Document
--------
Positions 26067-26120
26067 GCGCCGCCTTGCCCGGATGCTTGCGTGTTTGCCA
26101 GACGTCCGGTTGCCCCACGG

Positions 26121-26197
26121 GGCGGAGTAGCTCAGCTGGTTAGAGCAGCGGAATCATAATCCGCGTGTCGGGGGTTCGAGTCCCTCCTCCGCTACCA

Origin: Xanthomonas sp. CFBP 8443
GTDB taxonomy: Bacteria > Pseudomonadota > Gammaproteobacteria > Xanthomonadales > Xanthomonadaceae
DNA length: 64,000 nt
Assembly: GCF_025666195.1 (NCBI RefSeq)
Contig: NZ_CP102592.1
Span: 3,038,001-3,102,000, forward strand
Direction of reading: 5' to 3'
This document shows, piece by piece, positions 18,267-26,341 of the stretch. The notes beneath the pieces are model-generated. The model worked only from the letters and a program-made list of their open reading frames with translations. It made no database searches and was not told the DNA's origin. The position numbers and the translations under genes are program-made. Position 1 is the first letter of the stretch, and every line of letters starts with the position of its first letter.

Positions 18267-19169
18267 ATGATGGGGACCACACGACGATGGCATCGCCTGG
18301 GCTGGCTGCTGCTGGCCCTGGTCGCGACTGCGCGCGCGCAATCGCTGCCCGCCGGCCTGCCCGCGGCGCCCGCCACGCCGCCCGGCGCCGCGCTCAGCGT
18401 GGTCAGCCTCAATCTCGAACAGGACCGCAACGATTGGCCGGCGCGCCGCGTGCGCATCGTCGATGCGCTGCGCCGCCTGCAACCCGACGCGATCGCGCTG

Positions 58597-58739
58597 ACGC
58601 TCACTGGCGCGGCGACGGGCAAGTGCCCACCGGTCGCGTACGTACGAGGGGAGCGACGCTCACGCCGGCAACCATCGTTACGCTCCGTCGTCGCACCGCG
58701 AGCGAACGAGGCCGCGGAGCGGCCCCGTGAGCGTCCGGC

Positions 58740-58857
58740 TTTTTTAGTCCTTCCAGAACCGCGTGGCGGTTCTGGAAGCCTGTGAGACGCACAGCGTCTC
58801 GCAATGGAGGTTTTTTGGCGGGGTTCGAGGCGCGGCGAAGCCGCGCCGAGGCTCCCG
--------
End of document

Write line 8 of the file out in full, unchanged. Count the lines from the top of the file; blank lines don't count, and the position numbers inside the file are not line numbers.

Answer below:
DNA length: 64,000 nt